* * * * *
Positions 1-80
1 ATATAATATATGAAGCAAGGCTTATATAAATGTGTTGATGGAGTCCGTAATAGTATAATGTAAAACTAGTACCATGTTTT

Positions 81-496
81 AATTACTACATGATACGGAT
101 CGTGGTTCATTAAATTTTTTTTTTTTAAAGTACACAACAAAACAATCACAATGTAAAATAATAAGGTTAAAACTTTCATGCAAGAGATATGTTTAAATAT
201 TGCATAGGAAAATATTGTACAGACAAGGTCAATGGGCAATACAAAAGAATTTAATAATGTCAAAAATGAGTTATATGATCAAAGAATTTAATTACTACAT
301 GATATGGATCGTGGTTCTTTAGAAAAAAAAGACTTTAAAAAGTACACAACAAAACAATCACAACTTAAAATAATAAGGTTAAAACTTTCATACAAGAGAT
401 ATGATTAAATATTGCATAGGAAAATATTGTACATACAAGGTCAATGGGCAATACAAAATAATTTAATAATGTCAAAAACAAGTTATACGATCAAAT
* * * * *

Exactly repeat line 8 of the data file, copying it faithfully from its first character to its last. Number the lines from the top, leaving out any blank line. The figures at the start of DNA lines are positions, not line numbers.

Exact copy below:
401 ATGATTAAATATTGCATAGGAAAATATTGTACATACAAGGTCAATGGGCAATACAAAATAATTTAATAATGTCAAAAACAAGTTATACGATCAAAT